• Tranexamic Acid Tablets: These pills help in reducing heavy bleeding by almost 50%. They work in such a way that reduces the breakdown of blood clots in the womb. The side effects of this pill are often minor and may include stomach upset.
  • Combined Oral Contraceptive Pill: Combined contraceptive pill helps in reducing the period bleeding by almost 30% in some women.
  • Long-Acting Progesterone Contraceptives: This includes the contraceptive implant and injection. They are quite helpful in treating heavy periods since most women will have no bleeding after the first few months of usage.
  • Gonadorelin Analogues: It places the patient in temporary induced menopause, and at the same time, stopping the menstrual cycle. The method is not suitable for long term use, as there are often menopausal side effects, some of which include the thinning of bones.

Surgical Treatment

Surgical treatment may be considered when medical treatments are not effective in resolving the issue. You can only resssort to this method when there is no desire for pregnancy in the future. The following is a list of surgical treatments that can be used for your treatment.

  • Operative Hysteroscopy: This surgical procedure involves the use of a special tool to view the interior recesses of the uterus or womb, and can also be used to remove fibroids and polyps from the uterus, while removing the lining of the uterus to manage heavy flows, and correcting other abnormalities of the uterus.
  • Dilation and Curettage: Here, the top layer of the uterus lining is removed to reduce the menstrual bleeding. This procedure might need to be repeated after some time by a specialist doctor until the abnormality is resolved.
  • Endometrial Ablation Or Resection: It helps to reduce heavy period by removing all or part of the lining of the uterus. However, while some patients may continue to have lighter menstrual flows than before, others will stop having menstrual periods altogether.
  • Hysterotomy: This involves surgical removal of the entire uterus or womb. After this procedure, the woman’s menstrual cycle will stop entirely, and she will no longer be able to give birth.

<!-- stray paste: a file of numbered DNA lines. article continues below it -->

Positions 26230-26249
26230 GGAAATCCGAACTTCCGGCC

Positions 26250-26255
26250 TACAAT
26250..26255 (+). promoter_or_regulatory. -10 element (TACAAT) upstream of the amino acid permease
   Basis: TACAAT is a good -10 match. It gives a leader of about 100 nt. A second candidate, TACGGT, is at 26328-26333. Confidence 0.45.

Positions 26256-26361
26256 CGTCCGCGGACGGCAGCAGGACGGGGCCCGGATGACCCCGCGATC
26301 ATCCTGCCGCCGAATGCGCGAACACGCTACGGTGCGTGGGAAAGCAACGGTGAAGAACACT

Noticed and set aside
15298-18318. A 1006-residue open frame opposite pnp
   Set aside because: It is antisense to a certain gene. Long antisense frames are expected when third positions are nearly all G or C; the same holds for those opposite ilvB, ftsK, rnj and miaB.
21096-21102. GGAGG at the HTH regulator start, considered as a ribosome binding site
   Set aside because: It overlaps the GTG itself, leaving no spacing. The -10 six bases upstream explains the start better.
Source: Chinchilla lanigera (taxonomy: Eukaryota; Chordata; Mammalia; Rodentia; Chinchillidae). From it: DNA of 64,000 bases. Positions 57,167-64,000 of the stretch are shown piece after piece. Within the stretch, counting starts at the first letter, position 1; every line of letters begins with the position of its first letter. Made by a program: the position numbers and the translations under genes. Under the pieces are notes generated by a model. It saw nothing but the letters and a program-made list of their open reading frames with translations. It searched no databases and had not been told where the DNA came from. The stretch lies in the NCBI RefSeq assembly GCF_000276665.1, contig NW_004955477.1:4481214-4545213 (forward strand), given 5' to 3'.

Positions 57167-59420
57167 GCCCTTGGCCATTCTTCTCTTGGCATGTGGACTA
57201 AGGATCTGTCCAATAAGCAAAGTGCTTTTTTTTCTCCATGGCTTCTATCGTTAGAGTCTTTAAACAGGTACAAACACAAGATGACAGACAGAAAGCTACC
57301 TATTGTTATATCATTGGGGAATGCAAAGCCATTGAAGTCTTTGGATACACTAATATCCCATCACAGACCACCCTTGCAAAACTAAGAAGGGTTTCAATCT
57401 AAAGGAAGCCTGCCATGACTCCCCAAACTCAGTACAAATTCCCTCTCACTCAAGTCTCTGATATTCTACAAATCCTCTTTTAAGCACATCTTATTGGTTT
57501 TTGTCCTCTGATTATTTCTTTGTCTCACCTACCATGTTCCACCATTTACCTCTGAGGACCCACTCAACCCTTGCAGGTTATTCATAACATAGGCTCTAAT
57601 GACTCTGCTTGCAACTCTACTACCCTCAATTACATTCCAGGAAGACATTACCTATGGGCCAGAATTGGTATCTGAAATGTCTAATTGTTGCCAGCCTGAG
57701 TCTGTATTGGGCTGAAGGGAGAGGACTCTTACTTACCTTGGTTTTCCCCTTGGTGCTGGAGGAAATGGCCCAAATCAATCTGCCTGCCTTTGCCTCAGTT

What Happens If I Am Not Properly Treated?

Neglecting issues like this is not an option at all, especially in situations where your condition is severe. Continuous heavy periods for an extended period may lead to anaemia, tiredness, breathlessness and in some cases, a sudden collapse that may need a blood transfusion.

You can only decide to neglect treatment if you feel there is no serious reason for your heavy bleeding, and your periods do not necessarily interfere with your daily activities.

What You Should Do To Help

Whether or not you decide to have medical or surgical treatment, it is essential to have a balanced diet with low fats and high iron content like red meat, spinach, and cereal. This will help in keeping your blood iron level within its normal limits. Some habits like regular exercise, refraining from alcohol and smoking can also help to keep you healthy.

Heavy periods are quite common among women. Regardless, a lot of women barely realise that they can easily seek a solution to this abnormality. A reasonable fraction of women with heavy periods may refuse to find answers to this abnormality because they are often too embarrassed to talk with a doctor about their problem.

Ensure you open up to your doctor for prompt diagnosis with the right and suitable treatment option for your specific issue.

Contact us

Should you have any questions and concerns about heavy periods you would love us to help you with; please call us.